A professor in my lab, John Riedl, died today. I didn't know him nearly as well as others in my lab, or nearly well enough. As a 2nd year student, I had relatively few interactions with him outside of group meetings, and when I say "I didn't know him well", I mean I didn't know him well enough. He's most known for his seminal work on collaborative filtering and recommender systems, and (with others) was an author_name of the most cited paper in CSCW history (link is a re-presentation of the original talk). He's also a significant part of the reason I decided to pursue HCI (Human-Computer Interaction) as a field in Computer Science. He was my first exposure to HCI as an interesting and viable direction within CS. When he spoke at MICS (Midwest Instructional Computing Symposium) as the keynote speaker, he presented work on altruism and the social web, and presented an epiphany to me as an undergraduate looking for a way to impact the world with technology. His talk demonstrated to me an inherently human role in technology, and it shifted my perspective on possible directions I could take in life. I didn't know him well (or well enough), he was not my advisor, but he was an integral part of GroupLens. I never saw him portray stress, worry, or anger. He struck me as an incredibly happy, positive, and engaged person. The perspective on his cancer, even as it worsened, that he presented to our group was concrete, grounded, and ever forward-looking. He  articulated a very pragmatic view on what his wet-ware (his term) was doing, and how he intended to approach it – by pressing forward. His physical being was being attacked, but his personality, and approach to the world never seemed to change. To me, that's the essence of who John was: optimistic, intelligent, relentless, and at his core, happy. I don't know how this will affect everyone (me, his PhD students, the lab as a whole, or the larger academic community) longer-term, but I'm very confident in saying that everyone he interacted with will miss him, and will remember his role in their lives. I will remember, and continue to learn. I think that's what he'd want. I'll miss him.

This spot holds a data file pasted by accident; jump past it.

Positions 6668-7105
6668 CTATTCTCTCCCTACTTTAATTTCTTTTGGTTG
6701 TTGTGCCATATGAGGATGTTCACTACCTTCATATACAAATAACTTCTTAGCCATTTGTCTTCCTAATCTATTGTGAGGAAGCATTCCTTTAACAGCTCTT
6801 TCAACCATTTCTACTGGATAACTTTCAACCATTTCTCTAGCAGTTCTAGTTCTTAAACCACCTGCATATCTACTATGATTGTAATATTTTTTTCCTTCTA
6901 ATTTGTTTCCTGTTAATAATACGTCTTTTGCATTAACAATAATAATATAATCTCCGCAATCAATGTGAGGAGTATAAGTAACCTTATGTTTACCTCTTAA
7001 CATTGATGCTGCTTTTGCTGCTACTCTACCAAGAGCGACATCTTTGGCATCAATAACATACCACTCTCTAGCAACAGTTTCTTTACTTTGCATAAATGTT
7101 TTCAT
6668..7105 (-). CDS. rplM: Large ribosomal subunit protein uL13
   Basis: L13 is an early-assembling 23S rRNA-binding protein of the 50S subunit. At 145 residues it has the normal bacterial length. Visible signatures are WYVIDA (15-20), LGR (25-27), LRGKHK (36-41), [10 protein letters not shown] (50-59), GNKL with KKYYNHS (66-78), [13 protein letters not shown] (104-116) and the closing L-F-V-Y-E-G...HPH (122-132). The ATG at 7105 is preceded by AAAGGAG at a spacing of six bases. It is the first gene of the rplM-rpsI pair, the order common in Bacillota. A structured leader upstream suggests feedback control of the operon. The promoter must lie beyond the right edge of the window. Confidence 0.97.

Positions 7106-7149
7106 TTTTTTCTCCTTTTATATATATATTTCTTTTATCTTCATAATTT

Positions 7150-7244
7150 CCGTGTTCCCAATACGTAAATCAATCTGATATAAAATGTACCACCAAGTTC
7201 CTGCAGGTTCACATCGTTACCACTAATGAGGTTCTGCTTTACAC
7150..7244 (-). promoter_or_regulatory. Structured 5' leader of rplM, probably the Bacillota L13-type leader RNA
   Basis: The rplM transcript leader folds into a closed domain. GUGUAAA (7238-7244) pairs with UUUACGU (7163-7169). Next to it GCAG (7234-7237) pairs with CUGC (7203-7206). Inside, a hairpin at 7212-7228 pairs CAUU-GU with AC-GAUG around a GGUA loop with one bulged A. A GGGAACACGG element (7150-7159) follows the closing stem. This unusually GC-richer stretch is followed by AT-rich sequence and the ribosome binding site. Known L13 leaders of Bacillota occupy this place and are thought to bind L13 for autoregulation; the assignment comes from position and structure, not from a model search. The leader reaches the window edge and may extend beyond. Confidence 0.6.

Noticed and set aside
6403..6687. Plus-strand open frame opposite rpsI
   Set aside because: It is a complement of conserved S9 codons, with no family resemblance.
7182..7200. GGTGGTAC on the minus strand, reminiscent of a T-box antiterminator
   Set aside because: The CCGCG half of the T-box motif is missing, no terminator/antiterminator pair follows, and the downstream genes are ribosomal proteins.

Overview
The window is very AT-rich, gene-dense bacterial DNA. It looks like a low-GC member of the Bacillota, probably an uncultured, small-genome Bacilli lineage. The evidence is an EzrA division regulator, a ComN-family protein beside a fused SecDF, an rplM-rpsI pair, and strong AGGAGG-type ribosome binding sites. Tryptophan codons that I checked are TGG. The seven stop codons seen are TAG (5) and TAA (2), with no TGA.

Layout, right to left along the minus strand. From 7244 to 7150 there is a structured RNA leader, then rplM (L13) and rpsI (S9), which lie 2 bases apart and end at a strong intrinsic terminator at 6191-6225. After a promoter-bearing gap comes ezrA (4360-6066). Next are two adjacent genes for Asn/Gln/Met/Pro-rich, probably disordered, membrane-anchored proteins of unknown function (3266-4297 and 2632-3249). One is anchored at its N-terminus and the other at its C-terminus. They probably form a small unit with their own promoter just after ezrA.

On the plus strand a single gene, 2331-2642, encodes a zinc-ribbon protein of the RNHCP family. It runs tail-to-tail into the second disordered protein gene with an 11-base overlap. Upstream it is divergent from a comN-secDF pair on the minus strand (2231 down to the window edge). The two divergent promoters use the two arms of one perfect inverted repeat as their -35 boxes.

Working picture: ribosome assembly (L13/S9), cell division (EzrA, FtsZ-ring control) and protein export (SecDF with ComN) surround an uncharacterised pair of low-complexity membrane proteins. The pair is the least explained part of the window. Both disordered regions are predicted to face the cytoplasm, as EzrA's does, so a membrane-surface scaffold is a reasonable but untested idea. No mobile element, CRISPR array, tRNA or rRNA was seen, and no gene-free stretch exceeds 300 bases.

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elehack: RT @summatusmentis: Physicality and loss -